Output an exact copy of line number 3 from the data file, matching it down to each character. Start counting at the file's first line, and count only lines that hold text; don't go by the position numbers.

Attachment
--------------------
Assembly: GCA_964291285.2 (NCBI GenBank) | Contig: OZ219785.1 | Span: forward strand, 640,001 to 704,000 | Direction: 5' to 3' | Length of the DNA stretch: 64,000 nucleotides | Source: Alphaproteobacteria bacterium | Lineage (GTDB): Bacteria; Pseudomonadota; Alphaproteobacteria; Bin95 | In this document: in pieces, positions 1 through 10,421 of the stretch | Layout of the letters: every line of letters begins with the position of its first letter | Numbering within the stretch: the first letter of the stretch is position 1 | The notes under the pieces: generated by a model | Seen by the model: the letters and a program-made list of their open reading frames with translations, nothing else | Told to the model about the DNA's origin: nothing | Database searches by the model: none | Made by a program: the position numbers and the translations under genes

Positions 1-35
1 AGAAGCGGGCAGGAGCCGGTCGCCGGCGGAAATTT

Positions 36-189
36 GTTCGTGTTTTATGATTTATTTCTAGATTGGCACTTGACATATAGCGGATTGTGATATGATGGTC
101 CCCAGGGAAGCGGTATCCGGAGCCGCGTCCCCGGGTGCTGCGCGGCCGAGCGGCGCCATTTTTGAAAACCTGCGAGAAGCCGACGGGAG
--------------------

1 AGAAGCGGGCAGGAGCCGGTCGCCGGCGGAAATTT